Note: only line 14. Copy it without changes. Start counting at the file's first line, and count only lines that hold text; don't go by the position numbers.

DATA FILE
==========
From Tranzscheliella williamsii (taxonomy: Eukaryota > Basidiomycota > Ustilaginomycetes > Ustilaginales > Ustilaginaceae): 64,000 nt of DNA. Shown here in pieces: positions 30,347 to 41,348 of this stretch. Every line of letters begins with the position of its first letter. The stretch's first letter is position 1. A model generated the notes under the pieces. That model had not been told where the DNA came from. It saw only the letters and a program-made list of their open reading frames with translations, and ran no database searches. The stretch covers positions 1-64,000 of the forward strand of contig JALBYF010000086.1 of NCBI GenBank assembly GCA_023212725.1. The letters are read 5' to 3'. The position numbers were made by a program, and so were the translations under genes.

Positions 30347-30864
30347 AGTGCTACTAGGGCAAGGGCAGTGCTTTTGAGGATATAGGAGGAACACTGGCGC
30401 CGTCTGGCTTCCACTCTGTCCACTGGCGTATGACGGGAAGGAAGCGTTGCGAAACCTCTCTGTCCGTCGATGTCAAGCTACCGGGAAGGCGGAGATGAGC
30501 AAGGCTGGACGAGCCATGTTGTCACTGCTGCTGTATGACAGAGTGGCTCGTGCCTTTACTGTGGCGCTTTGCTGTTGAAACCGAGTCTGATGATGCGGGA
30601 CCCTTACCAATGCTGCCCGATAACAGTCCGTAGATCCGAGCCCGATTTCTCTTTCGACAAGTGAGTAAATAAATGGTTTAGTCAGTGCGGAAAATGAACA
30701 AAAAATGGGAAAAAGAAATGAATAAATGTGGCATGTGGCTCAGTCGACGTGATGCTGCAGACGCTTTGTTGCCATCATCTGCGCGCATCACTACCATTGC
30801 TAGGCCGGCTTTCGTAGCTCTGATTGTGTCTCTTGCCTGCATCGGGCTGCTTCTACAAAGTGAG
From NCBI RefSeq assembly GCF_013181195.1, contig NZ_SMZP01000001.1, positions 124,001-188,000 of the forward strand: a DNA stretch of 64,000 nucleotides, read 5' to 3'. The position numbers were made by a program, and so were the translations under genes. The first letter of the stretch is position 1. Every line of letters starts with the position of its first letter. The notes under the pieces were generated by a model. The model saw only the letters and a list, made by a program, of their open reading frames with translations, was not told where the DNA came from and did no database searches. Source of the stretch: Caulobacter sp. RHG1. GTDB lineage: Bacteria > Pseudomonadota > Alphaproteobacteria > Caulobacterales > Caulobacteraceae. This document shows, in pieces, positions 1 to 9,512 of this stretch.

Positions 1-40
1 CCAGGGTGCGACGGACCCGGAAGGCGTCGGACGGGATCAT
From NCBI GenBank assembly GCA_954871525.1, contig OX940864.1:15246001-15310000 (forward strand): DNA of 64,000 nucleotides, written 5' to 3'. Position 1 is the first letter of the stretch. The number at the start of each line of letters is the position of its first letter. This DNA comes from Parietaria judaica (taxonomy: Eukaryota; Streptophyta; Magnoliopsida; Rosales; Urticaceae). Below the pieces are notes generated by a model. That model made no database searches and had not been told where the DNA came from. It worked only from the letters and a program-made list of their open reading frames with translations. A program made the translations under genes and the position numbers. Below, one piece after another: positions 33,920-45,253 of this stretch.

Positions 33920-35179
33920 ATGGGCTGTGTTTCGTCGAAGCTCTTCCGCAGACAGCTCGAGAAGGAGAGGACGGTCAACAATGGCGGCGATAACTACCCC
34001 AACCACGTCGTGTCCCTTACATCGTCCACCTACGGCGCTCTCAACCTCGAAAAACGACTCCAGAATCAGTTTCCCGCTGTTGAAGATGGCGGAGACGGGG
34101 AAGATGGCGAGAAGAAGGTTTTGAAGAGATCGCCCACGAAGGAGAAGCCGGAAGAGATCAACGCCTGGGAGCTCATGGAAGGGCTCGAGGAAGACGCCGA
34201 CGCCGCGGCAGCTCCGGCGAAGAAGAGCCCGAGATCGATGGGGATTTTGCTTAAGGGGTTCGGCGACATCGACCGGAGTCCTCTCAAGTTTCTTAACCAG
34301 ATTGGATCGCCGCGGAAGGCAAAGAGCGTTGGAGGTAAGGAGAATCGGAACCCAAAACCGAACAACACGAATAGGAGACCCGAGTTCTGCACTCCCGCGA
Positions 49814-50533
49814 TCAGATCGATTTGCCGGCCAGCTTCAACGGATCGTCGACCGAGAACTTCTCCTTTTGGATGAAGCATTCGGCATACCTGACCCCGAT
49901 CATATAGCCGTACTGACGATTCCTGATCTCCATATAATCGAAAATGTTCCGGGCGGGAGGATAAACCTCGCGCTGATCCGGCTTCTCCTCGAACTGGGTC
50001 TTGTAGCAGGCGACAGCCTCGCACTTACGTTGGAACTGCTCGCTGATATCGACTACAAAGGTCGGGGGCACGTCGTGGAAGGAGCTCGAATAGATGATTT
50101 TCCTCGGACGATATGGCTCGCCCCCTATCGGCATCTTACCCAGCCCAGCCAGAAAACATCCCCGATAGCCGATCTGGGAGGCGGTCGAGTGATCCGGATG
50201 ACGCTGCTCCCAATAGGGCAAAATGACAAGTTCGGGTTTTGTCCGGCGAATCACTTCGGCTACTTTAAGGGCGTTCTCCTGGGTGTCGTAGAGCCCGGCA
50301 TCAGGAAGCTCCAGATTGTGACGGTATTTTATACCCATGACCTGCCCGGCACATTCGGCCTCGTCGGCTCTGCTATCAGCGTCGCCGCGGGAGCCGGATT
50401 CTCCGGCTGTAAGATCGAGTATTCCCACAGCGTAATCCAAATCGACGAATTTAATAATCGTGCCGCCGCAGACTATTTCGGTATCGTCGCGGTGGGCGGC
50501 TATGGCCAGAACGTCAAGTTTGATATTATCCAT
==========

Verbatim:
33920 ATGGGCTGTGTTTCGTCGAAGCTCTTCCGCAGACAGCTCGAGAAGGAGAGGACGGTCAACAATGGCGGCGATAACTACCCC